So what’s the big deal? I mean, it’s a convention for gaming just like any other expo convention.Pax Prime1
But wait! PAX Prime and PAX East are the two largest gaming events in North America. AND considering when ticket sales went live via Twitter, within 20 minutes of them opening the floodgates, all 4-day passes sold out. Within 6 hours of releasing ticket sales, all single-day passes had sold out. CRAZY! Of course most of these tickets are now being resold for ridiculous amounts of money. I was lucky enough to snag day passes for Friday and Sunday.

So to put it lightly-I’M SO EXCITED! They haven’t put up any information on who is going to be there or what exhibits will be shown. Actually, they’re still taking submissions for panels and speakers. But what I do know is I will be walking up and down that exhibit hall all day, soaking in the culture, games, and awesome costumes that many have worked on for months-and it’s only 139 days away.

PAX5Pax prime2Pax6

2.Let’s talk Legos

Lego PunkAs a child, Legos were the best tools for creativity. They allowed me to fly high in the sky in my B-52 plane or escape to the Swiss Alps in my luxury cabin on the mountain side. They gave me the literal building blocks to create anything I wanted, and at times, would play war and peace between my brother and I.

lego-mindstormNot only did Legos ingeniously allow rectangular square blocks to aspire young creatives to build, question, seek, and create, they also are gender and age inclusive. Anyone can play with Legos–from the young to the old, the hippie to the punk–they are fun and inventive; they are also educational. From colleges to grade schools across the U.S, teachers are using Legos with students in constructing and programing robots to solve various problems. This includes agricultural problems to solving math solutions. Lego has also created an education starter by teaching “educate to innovate” (www.legoeducation.com).

So Legos have been pretty great…
Then they released the Lego Friends product.
LEGO-Friends-Olivias-WorkshopOlivia, seen to the right, is studying quantum physics with her robot pal while juggling her studies and being a sophisticated girl who can only be calmed for her love of science….or better yet Lego is trying to keep their same brand ideals but marketing more blatantly and loudly towards girls. What was once gender inclusive is now targeting small girls who might be “a little too girly” for the Lego world.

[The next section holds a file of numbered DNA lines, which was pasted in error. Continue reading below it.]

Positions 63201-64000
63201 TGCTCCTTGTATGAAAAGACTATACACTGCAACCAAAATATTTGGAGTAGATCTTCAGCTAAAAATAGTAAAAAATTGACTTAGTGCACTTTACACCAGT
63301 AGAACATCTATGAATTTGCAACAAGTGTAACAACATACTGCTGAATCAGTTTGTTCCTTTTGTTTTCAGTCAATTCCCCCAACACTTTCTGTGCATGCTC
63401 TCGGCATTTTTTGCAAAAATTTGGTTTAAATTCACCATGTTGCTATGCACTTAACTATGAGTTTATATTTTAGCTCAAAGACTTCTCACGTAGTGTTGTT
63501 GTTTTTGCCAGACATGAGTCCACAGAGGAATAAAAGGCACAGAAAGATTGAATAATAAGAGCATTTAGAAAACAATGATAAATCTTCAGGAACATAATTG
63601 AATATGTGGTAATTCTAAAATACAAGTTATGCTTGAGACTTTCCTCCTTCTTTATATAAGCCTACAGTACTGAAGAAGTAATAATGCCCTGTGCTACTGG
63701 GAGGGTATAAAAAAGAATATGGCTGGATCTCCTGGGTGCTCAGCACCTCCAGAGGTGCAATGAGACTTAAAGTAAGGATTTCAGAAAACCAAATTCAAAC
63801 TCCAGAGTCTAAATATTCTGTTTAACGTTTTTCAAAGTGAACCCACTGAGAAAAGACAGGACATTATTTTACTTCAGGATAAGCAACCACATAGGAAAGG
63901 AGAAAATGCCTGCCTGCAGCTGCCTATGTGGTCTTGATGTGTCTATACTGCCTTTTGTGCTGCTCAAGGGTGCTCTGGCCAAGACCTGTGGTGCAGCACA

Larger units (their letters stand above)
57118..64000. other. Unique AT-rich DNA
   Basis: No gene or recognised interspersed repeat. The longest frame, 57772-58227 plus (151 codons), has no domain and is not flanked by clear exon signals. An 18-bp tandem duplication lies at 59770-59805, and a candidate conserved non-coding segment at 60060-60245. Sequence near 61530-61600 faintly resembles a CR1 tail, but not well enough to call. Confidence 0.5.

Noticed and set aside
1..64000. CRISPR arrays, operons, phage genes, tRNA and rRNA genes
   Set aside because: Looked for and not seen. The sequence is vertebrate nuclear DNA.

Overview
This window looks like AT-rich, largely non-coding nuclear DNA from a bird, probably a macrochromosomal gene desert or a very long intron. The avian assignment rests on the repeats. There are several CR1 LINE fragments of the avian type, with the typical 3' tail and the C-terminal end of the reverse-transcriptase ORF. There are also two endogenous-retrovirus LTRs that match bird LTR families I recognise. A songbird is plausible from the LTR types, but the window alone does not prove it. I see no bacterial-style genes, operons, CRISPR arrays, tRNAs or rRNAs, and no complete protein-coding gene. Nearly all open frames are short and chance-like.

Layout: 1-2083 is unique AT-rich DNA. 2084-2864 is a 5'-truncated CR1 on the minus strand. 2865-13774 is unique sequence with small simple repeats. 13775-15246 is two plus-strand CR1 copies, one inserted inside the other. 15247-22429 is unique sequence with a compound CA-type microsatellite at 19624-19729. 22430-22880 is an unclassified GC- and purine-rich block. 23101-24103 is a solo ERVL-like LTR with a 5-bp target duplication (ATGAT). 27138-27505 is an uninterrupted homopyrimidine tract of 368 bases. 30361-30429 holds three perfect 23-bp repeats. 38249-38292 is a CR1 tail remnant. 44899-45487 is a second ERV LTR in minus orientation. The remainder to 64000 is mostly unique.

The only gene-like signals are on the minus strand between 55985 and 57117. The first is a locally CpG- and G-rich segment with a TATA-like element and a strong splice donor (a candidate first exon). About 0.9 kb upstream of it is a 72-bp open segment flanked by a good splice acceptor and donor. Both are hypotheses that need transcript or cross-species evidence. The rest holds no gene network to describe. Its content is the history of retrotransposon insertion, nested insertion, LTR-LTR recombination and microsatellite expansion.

What gives Lego?
As girl myself, I grew up playing with Legos, and as much of a tomboy that I was, I still played house with my pretend Lego family (it was way better and cheaper then a doll house). Lego is carefully walking a thin line that could easily topple them into loosing their credible brand. Continuing down the path of gender-typed toys might eventually push their loyal customer base and lose those who deem themselves, brand loyal. I personally think it was a nice try and I get what they were trying to go, but let’s face it, the original Legos are for everyone. What they should be doing is producing more of the  buckets containing the basic blocks and less construct kits. Those were the best and gave you creative freedom!
Legos everywhere

1. My Journey…

Hi, I’m Leslie! I’m an advertising major and senior at the UO. I’ll be graduating Fall term ’13 and while this is super exciting it is also very intimidating. Am I ready? Will I get a job in my projected field? What does my future hold? Will I be successful? Will I make it?
And so on…

I’m the type of person that likes to make plans and precautions. Not only am I a student at the UO but I am also a staff member. I work in Housing as a Food Service Worker 2; creating new menu items while supervising a small staff of students. It’s also a type of job that I can fall back on after I graduate (something I hope I will never have to do). BUT it has prolonged my college experience. If you must know I’m a 6th year senior.
College thus far has been an adventure. Much like the game “Journey,” it’s been more about the journey itself rather then reaching the end point. I’ve learned so much by taking classes that seemed interesting rather than classes I’ve needed just to graduate. From learning about subcultures to taking MANY writing classes, I feel that I have grown as a person and am ready for what life has to offer (not to sound too cheesy). While the journey has been a long one, I plan on using the knowledge and lessons learned while at the UO in my future plans.